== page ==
David Brock wrote a great blog post about an experience that he had at the Forrester Sales Enablement conference. He described a conversation he had with a successful sales person. That sales person was winning because he thought about the context of the customer first. That is more than just understanding how to sell more, he wanted to learn what drove the customer.

To quote from David’s blog, this sales person wanted to know:

“What are they trying to do? What are the biggest issues they face in the problem areas that I can address? What opportunities are they missing?…….”

And then he would plan his account activities around an understanding of that customer context.

Context and Content

We see that with how our customers sell to their prospects too. An important element of account planning is determining what message to send to a prospect and when. Providing too much content, too detailed of messages, unfocused case studies, out-of-date best practices, or other messages can set an engagement back substantially.

But understanding the context of a prospect helps you to message correctly. At a high level, when you know which competitors you face, you can position your strengths accordingly. When you know which industry your prospect is in, you can select relevant case studies.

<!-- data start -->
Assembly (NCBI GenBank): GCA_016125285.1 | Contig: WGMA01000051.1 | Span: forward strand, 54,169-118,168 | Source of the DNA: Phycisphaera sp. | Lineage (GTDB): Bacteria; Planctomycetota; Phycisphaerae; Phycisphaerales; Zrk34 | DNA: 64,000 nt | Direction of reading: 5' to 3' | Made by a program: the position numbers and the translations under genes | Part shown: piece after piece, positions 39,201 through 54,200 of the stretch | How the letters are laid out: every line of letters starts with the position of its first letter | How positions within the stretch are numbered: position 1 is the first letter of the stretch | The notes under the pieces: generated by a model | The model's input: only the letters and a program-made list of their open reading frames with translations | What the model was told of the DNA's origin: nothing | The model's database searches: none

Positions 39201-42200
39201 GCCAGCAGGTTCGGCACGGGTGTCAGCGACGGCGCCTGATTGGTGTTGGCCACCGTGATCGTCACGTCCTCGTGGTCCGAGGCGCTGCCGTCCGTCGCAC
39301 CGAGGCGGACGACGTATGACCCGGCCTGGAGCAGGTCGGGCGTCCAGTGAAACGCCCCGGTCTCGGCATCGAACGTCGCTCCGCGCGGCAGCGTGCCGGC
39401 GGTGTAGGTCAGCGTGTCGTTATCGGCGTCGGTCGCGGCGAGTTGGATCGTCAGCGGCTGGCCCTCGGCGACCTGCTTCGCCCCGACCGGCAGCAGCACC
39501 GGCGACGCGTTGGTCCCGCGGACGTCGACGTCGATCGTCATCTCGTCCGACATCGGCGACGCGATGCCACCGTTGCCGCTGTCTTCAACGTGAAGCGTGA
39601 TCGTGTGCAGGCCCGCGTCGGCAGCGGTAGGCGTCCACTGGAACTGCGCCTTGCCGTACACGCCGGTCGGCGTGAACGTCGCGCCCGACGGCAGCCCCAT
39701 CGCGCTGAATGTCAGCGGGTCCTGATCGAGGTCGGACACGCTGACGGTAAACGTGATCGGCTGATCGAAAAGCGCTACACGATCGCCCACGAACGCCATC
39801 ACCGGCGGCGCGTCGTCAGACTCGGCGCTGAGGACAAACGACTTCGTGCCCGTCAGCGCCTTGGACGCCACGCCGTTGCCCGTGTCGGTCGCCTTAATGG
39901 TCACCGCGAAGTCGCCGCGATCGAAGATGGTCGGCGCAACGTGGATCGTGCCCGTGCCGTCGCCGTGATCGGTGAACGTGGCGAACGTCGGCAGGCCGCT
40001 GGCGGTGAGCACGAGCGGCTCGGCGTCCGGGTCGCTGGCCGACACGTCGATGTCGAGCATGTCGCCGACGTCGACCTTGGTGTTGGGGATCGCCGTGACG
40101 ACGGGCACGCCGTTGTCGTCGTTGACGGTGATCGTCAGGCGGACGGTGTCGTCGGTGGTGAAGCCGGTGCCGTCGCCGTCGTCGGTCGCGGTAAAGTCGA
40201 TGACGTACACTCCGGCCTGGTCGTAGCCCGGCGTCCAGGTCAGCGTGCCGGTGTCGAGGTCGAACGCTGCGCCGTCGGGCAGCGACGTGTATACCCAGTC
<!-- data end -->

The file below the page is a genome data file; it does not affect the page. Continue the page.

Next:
And as you dive deeper into their context, you will understand the specific pains they are looking to solve or the implementation challenges they face. That lets you message even more specifically to the context of your customers.

When you speak the message of your prospect’s context, you can message in a way that resonates with their team. You provide information that allows your champion to build a business case in the context of their own business. And that means closed deals follow, naturally.